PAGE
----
How it Goes with Room mates, Part I

If you are in the in the market to rent a room in your house here are a few things worthy of consideration:

1) The wear and tear. Another person, no matter how quiet and careful is going to BE in your house. Expect that they are going to use things. Unless you have set aside a separate apartment with it's own entrance consider how you are going to feel about someone else using your kitchen, your bathroom and your utilities. Also, in most areas it's only reasonable to assume the renter will have to park their car somewhere. If you live in a city where the only parking available is street side parking, expect that to effect the amount you can charge in rent.

2) The loss of privacy. Sure it sounds like an awesome idea to cut your mortgage in half by getting a room mate – AND are you ready to say good-bye to privacy? Think long and hard about finding the perfect room mate. Can you advertise in a hospital for example, someone who works opposite shift as you? Can you use word of mouth to find a nice quiet, employed person. Is there some careful way you can figure out if this person likes to have parties? Do you like to have parties? Do you smoke? Can you handle a room mate who smokes? All good questions to ask yourself sooner not later!

3) The utilities: you can keep the bill in your name and split everything. Or make your renter set up their own phone line, computer line, TV service, or estimate what the additional will be and roll it into the rent. The last option is usually most palatable to the renter if you want to get your room rented quickly. The middle choice is the most fair. The first one is a good option if you are renting to a friend, a friend of a friend or anyone short term.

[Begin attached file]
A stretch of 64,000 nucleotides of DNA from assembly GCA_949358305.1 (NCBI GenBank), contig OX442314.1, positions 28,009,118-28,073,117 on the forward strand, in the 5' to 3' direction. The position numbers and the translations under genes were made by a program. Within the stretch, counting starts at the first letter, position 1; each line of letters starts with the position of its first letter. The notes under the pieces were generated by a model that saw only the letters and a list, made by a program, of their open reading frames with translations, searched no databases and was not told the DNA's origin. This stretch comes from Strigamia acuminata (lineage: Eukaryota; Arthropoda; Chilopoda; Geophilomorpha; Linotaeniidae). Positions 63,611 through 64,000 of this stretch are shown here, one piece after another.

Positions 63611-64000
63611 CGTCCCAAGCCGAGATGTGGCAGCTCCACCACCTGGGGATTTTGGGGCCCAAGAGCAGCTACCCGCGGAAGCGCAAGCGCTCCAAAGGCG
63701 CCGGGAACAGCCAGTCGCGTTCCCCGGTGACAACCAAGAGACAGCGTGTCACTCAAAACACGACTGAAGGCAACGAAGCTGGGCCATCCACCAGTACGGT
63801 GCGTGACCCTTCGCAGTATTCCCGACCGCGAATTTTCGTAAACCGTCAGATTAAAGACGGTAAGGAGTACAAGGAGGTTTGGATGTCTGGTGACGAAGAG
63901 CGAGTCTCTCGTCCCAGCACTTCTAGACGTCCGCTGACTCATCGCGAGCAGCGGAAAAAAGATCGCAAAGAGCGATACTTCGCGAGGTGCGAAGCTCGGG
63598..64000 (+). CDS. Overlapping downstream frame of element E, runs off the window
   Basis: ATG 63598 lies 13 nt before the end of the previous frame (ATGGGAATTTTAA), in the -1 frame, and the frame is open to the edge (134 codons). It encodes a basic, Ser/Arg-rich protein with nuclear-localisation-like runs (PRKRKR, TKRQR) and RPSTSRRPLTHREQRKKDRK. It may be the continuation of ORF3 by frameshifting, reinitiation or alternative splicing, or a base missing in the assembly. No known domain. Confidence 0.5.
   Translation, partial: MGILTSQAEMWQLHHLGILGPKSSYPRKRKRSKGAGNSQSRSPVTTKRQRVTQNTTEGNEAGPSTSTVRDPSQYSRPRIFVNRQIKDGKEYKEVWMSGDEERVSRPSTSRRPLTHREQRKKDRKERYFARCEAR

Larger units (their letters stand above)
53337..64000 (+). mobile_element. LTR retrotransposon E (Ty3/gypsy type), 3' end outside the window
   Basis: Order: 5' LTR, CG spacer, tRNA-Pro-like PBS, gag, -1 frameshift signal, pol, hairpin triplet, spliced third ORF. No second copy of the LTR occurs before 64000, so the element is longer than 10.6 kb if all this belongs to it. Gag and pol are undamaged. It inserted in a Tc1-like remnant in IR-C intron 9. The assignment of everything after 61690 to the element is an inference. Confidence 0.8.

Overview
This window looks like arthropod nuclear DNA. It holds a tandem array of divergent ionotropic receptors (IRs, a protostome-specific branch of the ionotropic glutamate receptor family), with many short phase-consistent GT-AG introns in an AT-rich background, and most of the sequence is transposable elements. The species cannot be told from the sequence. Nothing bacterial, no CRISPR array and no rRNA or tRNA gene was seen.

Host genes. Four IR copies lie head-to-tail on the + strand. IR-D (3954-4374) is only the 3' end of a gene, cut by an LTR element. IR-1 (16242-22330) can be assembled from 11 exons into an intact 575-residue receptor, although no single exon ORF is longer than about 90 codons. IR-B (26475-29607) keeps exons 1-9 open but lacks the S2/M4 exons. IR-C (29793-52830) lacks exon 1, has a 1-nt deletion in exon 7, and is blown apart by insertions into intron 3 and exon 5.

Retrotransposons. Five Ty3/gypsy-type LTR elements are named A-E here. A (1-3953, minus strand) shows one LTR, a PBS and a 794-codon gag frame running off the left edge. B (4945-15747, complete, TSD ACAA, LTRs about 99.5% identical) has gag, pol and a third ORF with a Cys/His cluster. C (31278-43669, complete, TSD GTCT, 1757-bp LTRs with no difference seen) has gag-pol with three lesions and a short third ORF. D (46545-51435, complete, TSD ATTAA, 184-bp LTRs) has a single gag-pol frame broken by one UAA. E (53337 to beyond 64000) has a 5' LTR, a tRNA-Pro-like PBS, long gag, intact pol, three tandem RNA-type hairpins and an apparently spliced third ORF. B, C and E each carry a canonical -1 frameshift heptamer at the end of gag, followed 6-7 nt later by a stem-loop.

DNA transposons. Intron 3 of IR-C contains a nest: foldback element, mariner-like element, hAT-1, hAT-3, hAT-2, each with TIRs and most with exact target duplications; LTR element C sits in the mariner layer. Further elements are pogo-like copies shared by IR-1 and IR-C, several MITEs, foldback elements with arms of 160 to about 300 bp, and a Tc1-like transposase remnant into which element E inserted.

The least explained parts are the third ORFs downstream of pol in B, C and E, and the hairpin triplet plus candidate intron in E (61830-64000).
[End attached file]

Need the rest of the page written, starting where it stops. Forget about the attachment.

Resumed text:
4) The market will bear what the market will bear: so you think you have the most awesome house on the block, you're the best looking lessor known to man, and besides THAT you've got a great location. Nonetheless if you charge more than everyone else, you probably won't get takers. Look in your local paper, and ask around a few real estate offices to ascertain the going rate.

5) The room itself, and amenities. If you live in a complex that has a weight room, guest parking, a tennis court – these are amenities worth advertising upfront. Telling your prospective tenant they have "full kitchen privileges" or use of the land line phone are not. No one is going to rent a room based on the phone situation, they will sooner get a cell, or hook up their own land line than listen you crow about this "amenity." If you DON'T intend on letting your tenant use the kitchen, don't bother renting the room – no one will want it. Think about putting a dresser or a desk in the room for their use, don't think about filling the room with decorative items You've picked out that belong to You.